Massachusetts is to provide health care for 99% of populationBMJ 2006; 332 doi: https://doi.org/10.1136/bmj.332.7546.869 (Published 13 April 2006) Cite this as: BMJ 2006;332:869
Massachusetts is to provide health care for 99% of populationFlorida
After months of wrangling between the governor and law makers, both houses of the Massachusetts state legislature overwhelmingly passed a bill last week requiring all state residents to get healthcare coverage by 1 July 2007.
The plan was worked out with input from Democratic law makers, the governor (the Republican Mitt Romney), the Democratic senator Edward Kennedy, insurance companies, academics, businesses, hospitals, and advocates for poor people, including religious leaders.
The plan is projected to cover 515 000 uninsured people within three years, or 95% of the state’s uninsured people, leaving less than 1% of the total population unprotected. Officials put the cost at $316m (£180m; €260m) in the first year and more than $1bn by the third year, with much of that money coming from federal reimbursements and existing state spending.
People earning less than $16 000—the federal poverty threshold—would be able to get free or subsidised policies carrying no premiums. They would make small payments for emergency department visits and other services.
People earning between the poverty threshold and three times that amount would be able to buy subsidised policies whose premiums would be based on their ability to pay. People who can afford private insurance but refuse to buy it will face increasing tax penalties until they obtain coverage. People who are already insured will see a modest drop in their premiums.
The measure does not require new taxes but does require businesses that do not offer health insurance to their employees to pay a $295 fee per employee to the programme.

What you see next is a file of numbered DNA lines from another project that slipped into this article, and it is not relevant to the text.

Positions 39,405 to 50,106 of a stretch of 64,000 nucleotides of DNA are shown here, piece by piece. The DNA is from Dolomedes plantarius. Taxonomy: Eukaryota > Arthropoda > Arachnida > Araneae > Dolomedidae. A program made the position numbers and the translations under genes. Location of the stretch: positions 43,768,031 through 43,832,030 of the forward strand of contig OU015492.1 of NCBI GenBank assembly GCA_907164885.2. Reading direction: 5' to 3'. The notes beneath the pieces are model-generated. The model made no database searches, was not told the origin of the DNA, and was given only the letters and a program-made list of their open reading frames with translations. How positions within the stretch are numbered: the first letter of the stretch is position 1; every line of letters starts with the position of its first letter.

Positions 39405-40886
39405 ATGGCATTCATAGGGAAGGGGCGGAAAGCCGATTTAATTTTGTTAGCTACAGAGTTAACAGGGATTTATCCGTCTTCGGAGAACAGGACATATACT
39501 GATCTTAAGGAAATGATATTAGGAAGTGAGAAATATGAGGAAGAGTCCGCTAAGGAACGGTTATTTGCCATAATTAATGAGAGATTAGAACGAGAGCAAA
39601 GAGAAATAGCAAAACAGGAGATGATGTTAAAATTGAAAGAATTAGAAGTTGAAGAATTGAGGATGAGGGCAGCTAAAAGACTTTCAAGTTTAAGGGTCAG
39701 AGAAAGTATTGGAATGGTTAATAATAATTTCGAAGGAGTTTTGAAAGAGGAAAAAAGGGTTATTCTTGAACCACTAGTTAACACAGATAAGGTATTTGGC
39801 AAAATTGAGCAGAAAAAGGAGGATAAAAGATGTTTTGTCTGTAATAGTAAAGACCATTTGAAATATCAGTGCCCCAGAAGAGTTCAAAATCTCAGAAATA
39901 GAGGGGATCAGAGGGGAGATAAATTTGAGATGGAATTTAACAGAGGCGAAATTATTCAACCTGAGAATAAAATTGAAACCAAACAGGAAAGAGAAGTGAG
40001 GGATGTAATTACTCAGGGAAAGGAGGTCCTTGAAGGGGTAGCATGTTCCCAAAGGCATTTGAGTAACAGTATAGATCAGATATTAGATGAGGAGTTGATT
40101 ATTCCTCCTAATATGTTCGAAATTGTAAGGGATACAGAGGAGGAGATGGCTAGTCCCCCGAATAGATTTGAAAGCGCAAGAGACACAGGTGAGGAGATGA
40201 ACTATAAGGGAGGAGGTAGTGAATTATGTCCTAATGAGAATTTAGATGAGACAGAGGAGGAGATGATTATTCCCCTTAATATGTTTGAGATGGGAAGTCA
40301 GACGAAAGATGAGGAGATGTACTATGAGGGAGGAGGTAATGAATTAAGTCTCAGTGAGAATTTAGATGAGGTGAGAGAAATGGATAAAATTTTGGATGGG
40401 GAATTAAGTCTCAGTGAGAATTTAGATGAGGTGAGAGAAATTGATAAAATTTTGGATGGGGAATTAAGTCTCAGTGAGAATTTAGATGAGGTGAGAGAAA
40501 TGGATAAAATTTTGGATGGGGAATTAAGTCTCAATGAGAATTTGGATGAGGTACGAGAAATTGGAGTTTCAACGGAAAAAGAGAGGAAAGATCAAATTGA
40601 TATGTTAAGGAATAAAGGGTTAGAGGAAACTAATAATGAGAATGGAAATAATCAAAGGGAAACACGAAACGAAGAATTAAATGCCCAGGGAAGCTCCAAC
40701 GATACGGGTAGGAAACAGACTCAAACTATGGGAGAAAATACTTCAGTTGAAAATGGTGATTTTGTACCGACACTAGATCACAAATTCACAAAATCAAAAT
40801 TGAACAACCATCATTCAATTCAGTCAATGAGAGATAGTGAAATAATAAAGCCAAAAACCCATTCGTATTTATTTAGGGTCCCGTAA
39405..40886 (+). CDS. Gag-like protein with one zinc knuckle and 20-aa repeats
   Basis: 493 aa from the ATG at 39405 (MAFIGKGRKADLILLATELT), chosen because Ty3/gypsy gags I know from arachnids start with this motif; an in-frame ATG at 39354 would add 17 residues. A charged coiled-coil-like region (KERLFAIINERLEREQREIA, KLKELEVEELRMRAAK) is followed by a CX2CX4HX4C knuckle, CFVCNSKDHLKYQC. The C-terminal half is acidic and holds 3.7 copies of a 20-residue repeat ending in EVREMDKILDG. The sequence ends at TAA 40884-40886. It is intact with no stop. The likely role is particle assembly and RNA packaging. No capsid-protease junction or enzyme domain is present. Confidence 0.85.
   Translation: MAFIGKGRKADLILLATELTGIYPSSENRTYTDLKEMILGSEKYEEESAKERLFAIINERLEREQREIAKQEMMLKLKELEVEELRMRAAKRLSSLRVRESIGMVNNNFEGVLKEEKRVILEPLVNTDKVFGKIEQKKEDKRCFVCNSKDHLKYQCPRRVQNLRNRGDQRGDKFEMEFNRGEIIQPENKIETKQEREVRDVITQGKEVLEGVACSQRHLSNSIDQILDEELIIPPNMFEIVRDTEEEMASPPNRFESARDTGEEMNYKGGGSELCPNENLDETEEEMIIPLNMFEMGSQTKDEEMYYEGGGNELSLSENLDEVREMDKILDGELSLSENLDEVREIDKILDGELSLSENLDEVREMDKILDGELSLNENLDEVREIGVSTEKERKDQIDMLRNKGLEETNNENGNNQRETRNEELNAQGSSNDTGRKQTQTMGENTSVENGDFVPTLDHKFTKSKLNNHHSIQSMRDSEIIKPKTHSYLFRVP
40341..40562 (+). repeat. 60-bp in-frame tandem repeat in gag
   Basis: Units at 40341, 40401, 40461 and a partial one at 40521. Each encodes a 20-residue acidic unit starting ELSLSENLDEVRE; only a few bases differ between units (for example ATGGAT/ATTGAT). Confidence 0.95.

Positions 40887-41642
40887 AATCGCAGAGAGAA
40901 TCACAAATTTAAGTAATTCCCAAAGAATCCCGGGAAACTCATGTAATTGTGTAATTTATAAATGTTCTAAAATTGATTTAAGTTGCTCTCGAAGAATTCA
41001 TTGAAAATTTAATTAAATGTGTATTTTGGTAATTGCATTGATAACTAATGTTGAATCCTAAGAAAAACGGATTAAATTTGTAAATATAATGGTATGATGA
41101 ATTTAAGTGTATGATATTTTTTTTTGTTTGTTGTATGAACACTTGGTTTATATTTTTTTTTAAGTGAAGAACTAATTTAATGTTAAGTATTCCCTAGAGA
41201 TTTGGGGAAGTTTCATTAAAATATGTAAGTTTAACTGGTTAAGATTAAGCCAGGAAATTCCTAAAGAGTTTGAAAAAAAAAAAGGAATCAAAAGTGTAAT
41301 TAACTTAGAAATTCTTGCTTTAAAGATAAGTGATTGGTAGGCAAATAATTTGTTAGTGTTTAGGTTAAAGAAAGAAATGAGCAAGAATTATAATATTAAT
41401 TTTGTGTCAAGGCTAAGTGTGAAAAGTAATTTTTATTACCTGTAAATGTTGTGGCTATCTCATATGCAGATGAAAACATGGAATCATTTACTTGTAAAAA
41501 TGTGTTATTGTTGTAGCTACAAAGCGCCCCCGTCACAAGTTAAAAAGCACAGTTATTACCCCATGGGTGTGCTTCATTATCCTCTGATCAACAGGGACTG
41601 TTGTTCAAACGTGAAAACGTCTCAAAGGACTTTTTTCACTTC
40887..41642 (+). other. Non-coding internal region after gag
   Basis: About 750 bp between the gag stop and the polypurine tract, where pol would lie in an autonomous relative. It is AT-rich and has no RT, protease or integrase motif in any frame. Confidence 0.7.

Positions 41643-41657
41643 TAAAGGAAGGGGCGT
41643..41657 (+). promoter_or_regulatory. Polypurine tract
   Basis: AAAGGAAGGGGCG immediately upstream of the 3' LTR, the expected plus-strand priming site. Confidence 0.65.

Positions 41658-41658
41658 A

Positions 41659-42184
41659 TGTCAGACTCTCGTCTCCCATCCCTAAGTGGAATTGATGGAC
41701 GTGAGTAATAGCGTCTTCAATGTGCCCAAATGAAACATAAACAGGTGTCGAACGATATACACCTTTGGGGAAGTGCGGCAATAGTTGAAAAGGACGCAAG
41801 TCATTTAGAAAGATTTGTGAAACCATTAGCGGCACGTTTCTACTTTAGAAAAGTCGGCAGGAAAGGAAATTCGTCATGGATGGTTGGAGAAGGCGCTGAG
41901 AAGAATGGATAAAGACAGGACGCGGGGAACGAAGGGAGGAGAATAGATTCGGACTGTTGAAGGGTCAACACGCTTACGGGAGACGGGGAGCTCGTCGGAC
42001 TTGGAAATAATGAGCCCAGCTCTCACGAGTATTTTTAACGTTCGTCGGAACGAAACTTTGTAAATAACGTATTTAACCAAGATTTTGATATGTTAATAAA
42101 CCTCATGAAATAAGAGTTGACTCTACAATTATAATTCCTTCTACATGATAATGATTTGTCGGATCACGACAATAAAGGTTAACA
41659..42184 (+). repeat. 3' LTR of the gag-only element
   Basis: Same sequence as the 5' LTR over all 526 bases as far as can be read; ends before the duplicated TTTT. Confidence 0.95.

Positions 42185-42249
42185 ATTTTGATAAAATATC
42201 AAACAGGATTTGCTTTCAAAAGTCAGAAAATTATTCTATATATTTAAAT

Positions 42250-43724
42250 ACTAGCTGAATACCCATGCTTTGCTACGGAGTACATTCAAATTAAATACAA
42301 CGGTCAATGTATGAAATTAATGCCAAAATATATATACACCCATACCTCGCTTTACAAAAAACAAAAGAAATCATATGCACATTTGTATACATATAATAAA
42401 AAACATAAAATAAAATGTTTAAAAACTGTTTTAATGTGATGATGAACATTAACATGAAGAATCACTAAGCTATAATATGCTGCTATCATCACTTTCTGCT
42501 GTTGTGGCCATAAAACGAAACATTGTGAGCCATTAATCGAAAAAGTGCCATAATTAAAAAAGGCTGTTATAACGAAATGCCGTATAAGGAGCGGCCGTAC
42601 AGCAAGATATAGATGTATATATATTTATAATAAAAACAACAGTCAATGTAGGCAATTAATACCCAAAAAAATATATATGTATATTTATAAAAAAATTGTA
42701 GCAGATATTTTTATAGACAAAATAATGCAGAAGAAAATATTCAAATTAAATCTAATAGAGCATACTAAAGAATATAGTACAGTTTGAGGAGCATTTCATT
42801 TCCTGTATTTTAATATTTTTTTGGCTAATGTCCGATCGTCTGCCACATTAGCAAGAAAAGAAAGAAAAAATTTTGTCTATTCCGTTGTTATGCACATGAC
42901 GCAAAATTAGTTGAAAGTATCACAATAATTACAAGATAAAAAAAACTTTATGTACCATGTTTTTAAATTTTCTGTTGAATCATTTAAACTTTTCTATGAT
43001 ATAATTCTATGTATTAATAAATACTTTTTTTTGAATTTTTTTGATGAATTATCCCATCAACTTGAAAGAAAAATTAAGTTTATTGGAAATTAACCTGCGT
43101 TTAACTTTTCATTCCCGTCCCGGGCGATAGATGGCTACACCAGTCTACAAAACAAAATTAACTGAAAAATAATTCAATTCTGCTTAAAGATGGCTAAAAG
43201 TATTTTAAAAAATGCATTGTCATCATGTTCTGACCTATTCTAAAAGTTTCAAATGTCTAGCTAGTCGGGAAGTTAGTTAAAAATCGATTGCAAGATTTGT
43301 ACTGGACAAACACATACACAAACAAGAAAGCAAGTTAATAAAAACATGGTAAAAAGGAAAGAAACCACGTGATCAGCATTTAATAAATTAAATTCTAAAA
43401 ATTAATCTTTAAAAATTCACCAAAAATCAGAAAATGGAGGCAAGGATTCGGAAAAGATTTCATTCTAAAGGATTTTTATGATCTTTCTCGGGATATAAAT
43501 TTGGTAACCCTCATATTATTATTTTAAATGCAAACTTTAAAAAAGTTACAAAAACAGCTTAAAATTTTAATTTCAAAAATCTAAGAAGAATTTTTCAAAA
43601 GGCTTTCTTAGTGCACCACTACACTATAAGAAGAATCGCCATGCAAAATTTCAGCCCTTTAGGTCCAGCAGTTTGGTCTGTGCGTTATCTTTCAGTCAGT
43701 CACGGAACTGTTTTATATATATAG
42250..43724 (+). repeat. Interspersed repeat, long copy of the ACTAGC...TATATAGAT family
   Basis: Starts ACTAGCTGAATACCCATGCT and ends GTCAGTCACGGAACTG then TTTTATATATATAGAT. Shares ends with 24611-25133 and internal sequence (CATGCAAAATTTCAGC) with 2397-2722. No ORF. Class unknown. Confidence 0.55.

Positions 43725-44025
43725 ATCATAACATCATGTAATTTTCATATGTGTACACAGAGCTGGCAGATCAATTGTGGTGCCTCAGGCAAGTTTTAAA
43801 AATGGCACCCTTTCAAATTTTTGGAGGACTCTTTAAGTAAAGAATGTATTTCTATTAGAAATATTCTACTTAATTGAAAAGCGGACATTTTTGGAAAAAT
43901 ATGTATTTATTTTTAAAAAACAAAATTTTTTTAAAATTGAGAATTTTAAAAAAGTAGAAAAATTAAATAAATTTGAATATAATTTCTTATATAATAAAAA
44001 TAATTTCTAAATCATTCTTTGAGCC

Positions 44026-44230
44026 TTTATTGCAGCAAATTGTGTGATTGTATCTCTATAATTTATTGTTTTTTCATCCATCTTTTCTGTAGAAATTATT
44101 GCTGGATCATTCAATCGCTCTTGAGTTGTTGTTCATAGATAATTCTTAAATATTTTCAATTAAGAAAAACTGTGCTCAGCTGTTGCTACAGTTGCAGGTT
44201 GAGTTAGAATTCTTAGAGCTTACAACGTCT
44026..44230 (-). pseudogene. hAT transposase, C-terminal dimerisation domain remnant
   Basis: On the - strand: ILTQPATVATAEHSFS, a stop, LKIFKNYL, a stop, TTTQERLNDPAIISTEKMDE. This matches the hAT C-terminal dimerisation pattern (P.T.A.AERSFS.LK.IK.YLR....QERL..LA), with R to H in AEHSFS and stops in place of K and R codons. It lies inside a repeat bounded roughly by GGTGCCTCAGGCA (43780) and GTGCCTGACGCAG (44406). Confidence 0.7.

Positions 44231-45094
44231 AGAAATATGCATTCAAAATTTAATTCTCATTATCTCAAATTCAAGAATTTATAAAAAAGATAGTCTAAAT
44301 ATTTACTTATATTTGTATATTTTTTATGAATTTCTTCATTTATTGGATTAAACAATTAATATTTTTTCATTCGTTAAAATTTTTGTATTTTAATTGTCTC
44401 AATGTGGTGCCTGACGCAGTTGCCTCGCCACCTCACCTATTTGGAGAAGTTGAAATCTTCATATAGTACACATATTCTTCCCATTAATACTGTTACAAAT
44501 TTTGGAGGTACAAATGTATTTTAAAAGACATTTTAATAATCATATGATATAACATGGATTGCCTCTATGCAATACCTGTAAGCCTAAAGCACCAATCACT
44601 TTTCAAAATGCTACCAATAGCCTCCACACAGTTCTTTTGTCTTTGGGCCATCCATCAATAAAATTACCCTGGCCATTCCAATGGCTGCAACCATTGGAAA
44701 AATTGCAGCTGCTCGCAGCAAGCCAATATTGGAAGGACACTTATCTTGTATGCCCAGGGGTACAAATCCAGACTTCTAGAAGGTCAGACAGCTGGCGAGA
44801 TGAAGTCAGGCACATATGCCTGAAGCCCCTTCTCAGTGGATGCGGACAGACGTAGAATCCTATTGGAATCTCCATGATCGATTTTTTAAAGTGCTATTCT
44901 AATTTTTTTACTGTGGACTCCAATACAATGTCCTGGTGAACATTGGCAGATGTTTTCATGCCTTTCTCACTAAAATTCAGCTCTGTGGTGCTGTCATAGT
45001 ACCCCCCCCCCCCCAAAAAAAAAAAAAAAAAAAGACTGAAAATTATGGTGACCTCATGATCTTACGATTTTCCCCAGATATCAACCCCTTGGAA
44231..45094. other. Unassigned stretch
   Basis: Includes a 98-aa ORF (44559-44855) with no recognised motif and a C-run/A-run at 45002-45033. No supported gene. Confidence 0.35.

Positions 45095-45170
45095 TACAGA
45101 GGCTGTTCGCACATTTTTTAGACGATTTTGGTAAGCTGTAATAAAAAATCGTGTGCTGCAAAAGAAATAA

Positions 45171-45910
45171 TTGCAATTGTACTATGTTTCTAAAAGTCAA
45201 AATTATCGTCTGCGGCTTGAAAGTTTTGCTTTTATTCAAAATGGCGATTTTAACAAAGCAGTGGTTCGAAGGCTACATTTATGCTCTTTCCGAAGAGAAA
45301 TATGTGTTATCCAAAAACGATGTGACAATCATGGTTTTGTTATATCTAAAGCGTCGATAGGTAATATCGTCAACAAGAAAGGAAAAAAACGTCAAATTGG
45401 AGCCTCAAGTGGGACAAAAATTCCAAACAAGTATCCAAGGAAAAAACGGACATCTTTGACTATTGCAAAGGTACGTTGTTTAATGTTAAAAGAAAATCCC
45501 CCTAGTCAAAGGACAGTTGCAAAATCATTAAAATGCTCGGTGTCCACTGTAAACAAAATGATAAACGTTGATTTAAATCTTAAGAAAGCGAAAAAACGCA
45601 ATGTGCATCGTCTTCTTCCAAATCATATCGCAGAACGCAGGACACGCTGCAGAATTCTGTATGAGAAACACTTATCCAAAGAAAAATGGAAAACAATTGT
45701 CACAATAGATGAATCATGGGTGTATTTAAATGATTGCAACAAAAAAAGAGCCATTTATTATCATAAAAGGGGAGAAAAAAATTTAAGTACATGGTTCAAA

A new state agency will be created to administer the programme, once the law is enacted.
Governor Romney, who is a candidate for the 2008 presidency, said he would sign the bill. It would address an issue that polls show is a growing concern for US citizens, about 46 million of whom lack any healthcare insurance. The governor said, "I actually ran with healthcare reform as something I wanted to do. If there were national implications and applicability, that would be wonderful."
"To come up with a bipartisan plan in this polarised environment is commendable," said Hillary Clinton, a New York senator and leader of President Clinton’s failed healthcare campaign.
"It is not a typical Massachusetts-Taxachusetts oh-just-crazy-liberal plan," said Stuart Altman, a professor of health policy at Brandeis University, Massachusetts. "It isn’t that at all. It is a pretty moderate approach, and that’s what is impressive about it. It tried to borrow and blend a lot of different pieces."
Advocates for uninsured people held a victory rally at the Massachusetts State House, Boston. "We’re thrilled that this truly represents a commitment to the poor and the working poor," said Rabbi Jonah Pesner, a leader of the Greater Boston Interfaith Organization.
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